The summer dawn came over-soon,
The earth was like hot iron at noon
In Nazareth;
There fell no rain to ease the heat,
And dusk drew on with tired feet
And stifled breath.

The shop was low and hot and square,
And fresh-cut wood made sharp the air,
While all day long
The saw went tearing thru the oak
That moaned as tho’ the tree’s heart broke
Beneath its wrong.

The narrow street was full of cries,
Of bickering and snarling lies
In many keys—
The tongues of Egypt and of Rome
And lands beyond the shifting foam
Of windy seas.

Sometimes a ruler riding fast
Scattered the dark crowds as he passed,
And drove them close
In doorways, drawing broken breath
Lest they be trampled to their death
Where the dust rose.

There in the gathering night and noise
A group of Galilean boys
Crowding to see
Gray Joseph toiling with his son,
Saw Jesus, when the task was done,
Turn wearily.

He passed them by with hurried tread
Silently, nor raised his head,
He who looked up
Drinking all beauty from his birth
Out of the heaven and the earth
As from a cup.

And Mary, who was growing old,
Knew that the pottage would be cold
When he returned;
He hungered only for the night,
And westward, bending sharp and bright,
The thin moon burned.

He reached the open western gate
Where whining halt and ***** wait,
And came at last
To the blue desert, where the deep
Great seas of twilight lay asleep,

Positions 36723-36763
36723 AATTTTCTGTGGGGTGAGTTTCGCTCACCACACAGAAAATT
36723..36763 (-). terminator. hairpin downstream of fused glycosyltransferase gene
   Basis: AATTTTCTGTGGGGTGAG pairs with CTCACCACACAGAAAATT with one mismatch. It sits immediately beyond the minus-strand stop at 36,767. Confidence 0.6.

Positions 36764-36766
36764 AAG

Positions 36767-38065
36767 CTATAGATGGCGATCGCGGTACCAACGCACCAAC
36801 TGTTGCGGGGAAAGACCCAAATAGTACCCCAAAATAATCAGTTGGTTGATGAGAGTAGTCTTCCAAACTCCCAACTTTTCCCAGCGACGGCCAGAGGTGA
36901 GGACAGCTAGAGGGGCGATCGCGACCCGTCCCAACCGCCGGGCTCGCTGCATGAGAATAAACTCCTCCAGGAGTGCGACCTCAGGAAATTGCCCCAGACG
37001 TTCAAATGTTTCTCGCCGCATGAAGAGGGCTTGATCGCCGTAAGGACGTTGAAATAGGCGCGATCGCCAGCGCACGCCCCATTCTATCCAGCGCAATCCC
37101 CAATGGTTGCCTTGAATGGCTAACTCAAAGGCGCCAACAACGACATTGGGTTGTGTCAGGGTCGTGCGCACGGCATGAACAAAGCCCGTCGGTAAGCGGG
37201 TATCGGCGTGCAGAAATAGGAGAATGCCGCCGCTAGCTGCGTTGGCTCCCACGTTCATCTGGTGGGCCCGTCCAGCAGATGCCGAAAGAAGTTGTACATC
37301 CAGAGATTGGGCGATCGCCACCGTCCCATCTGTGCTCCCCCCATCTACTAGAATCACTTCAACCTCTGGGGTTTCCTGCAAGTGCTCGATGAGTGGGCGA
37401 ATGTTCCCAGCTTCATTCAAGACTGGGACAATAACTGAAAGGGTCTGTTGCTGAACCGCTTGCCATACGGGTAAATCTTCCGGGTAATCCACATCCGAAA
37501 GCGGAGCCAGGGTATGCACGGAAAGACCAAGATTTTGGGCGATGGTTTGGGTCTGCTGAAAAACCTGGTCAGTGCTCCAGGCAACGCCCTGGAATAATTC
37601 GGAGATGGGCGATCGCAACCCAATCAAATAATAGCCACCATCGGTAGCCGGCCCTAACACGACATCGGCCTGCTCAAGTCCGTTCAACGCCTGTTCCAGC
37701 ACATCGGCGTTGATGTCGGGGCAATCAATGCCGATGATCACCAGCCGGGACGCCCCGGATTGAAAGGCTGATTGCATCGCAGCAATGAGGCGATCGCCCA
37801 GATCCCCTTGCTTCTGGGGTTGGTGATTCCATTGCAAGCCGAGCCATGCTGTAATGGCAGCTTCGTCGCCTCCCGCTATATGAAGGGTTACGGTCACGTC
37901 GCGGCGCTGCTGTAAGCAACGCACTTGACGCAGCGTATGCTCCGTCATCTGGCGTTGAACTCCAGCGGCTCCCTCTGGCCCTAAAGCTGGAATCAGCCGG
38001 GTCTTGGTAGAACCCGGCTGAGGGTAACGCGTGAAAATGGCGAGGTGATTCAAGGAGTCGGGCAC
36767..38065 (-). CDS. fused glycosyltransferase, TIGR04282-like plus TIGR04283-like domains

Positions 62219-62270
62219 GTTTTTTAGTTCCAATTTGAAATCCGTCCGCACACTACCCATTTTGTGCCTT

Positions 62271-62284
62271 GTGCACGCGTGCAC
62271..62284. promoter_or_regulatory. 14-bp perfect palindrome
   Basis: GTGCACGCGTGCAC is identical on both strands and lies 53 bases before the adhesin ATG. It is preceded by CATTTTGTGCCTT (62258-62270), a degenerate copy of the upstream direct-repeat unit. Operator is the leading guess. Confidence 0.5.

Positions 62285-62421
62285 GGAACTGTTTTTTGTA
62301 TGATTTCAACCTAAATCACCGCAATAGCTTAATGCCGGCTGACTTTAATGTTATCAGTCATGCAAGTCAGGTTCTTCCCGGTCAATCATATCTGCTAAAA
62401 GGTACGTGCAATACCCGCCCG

Windless and vast.

With shining eyes the stars awoke,
The dew lay heavy on his cloak,
The world was dim;
And in the stillness he could hear
His secret thoughts draw very near
And call to him.

Faint voices lifted shrill with pain
And multitudinous as rain;
From all the lands
And all the villages thereof
Men crying for the gift of love
With outstretched hands.

Voices that called with ceaseless crying,
The broken and the blind, the dying,
And those grown dumb
Beneath oppression, and he heard
Upon their lips a single word,
“Come!”

Their cries engulfed him like the night,
The moon put out her placid light
And black and low
Nearer the heavy thunder drew,
Hushing the voices . . . yet he knew
That he would go.

A quick-spun thread of lightning burns,
And for a flash the day returns—
He only hears
Joseph, an old man bent and white
Toiling alone from morn till night
Thru all the years.

Swift clouds make all the heavens blind,
A storm is running on the wind—
He only sees
How Mary will stretch out her hands
Sobbing, who never understands
Voices like these.

– Sara Teasdale

The Carpenter’s Son

Here the hangman stops his cart:
Now the best of friends must part.
Fare you well, for ill fare I:
Live, lads, and I will die.

Oh, at home had I but stayed
‘Prenticed to my father’s trade,
Had I stuck to plane and adze,
I had not been lost, my lads.

Then I might have built perhaps
Gallows-trees for other chaps,
Never dangled on my own,
Had I left but ill alone.

Now, you see, they hang me high,
And the people passing by
Stop to shake their fists and curse;
So ’tis come from ill to worse.

Here hang I, and right and left
Two poor fellows hang for theft:
All the same’s the luck we prove,
Though the midmost hangs for love.

Comrades all, that stand and gaze,
Walk henceforth in other ways;
See my neck and save your own:
Comrades all, leave ill alone.

Make some day a decent end,
Shrewder fellows than your friend.
Fare you well, for ill fare I:
Live lads, and I will die.

– A. E. Housman

Good Friday illustration is in the public domain